Hulk Hogan $115 million in damages from Gawker after he sued them for running a video of him having sex with another man’s wife. Then, the court added another $25 million to the “award.” The whole thing came as a shock to a lot of people. It’s not like the American audience doesn’t know about sex videos. Great careers were made thusly; think Paris Hil-

“ PA R T Y FO R P I N K ” TO B E N E F I T B R E A ST C A N C E R R E S E A R C H FO U N D AT I O N AT FA I R V I E W FA R M I N B R I D G E H A M P TO N

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D AV I D PAT R I C K C O L U M B I A N E W P O R T F I L M S C R E E N E D B I L L C U N N I N G H A M N E W YO R K O N T H E L A W N AT O C E A N C L I F F

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ton, think Kim Kardashian. These are examples of where the only real bottom is the “bottom line.” When Hogan brought the suit against Gawker four years ago, in 2012, few took it seriously. It looked almost like a typical publicity stunt. But then the multimillion-dollar “settlement” was announced. The immediate speculation was that, if met, it could put Gawker out of business. That speculation is now reality. Gawker came into existence on the Internet in 2002. It was a daily gossip sheet but with an edge that was rarely ever seen in print. Nick Denton (who created Gawker) practically 36 QUEST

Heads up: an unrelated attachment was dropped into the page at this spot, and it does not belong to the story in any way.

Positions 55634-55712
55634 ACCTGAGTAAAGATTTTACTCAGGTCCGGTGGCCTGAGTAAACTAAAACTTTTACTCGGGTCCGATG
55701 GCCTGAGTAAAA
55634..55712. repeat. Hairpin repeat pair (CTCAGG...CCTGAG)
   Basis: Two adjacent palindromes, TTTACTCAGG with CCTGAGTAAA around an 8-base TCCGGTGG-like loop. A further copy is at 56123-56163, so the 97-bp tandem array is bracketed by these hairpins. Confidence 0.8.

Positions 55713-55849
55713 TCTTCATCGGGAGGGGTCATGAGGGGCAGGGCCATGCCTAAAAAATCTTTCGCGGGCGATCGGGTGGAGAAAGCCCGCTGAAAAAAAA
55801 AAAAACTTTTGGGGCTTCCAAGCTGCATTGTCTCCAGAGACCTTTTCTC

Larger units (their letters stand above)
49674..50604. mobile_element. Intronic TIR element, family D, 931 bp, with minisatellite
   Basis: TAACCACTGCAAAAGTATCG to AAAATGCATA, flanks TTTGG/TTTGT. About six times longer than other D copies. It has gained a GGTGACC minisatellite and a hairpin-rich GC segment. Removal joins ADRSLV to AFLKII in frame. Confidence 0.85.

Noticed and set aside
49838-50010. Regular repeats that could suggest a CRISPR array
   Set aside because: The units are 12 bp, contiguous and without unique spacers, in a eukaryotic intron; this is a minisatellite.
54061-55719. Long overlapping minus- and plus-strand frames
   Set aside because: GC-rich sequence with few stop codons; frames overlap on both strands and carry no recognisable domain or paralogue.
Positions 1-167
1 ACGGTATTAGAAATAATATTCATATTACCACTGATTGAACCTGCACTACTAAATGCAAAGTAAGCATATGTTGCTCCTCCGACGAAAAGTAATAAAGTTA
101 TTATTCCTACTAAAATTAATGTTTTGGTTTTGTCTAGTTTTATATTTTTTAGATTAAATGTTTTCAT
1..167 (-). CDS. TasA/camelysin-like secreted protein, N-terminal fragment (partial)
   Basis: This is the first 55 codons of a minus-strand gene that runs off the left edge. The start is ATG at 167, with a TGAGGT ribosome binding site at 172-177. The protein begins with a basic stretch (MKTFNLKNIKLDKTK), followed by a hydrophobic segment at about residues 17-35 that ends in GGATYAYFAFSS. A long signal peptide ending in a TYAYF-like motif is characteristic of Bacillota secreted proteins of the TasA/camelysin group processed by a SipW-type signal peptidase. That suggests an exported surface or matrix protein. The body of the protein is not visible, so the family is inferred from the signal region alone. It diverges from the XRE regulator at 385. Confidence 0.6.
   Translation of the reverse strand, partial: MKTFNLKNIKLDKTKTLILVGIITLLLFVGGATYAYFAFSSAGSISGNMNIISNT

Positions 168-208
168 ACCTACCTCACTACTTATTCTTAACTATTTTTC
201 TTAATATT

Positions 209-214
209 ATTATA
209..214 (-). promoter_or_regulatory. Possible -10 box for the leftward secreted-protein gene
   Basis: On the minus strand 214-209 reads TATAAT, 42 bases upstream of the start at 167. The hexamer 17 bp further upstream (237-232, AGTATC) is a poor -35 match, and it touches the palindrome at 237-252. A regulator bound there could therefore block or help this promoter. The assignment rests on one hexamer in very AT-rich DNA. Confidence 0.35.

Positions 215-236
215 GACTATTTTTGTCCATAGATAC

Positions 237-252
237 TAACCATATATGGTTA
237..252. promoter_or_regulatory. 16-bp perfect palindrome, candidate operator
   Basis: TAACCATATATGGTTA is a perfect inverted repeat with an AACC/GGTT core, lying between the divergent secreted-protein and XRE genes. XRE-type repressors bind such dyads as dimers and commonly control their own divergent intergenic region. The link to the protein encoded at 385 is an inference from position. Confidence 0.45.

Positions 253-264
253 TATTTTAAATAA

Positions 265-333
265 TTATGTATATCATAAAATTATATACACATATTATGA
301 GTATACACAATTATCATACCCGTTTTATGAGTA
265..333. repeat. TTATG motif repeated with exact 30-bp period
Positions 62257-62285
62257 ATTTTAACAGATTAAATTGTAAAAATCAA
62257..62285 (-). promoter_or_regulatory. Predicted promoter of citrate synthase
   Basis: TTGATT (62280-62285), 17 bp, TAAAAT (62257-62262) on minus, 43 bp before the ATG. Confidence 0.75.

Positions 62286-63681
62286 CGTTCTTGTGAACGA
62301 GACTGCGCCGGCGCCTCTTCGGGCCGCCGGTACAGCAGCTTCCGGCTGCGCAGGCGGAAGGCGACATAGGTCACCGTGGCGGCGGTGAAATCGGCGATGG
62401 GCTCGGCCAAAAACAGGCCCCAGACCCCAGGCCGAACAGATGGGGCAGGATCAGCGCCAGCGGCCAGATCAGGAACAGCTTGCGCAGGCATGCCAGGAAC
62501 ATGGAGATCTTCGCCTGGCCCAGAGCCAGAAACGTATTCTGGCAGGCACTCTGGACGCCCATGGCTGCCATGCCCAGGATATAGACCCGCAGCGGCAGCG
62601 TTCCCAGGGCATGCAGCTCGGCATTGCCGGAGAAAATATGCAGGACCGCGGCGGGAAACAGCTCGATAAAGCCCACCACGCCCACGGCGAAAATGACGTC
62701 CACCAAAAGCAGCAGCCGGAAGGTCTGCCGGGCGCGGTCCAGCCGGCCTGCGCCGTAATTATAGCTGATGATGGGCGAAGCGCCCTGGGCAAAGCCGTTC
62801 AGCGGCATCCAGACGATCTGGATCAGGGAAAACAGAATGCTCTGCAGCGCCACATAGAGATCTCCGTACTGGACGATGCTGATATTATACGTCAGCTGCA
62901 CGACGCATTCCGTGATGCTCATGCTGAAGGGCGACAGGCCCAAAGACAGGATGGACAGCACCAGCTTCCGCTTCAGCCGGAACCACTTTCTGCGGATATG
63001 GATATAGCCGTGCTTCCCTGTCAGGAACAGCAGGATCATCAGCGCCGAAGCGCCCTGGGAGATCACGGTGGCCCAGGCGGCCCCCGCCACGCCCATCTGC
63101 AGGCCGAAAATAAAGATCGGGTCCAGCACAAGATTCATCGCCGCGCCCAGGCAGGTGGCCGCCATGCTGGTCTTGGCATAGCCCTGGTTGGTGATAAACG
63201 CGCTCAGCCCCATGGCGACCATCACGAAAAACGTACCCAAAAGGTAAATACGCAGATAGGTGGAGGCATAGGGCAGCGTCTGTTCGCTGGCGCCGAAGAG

Marie Bennett and Virginia Laurie

invented something that became known as Snark with a capital S. Snark was Gawker’s commodity, which was defined as: don’t hesitate from saying something nasty or ridiculing or bullying, no matter what. Gossip, old-style. Denton was a British journalist by training and the Brit tabloids can out-gossip any American journalist, any time. They go right to the heart of the matter and don’t mind mucking through mud. At first, it was amusing to the audience—or, more specifically, shocking, which is often another word for amusement for a lot of people. It seemed uncensored com-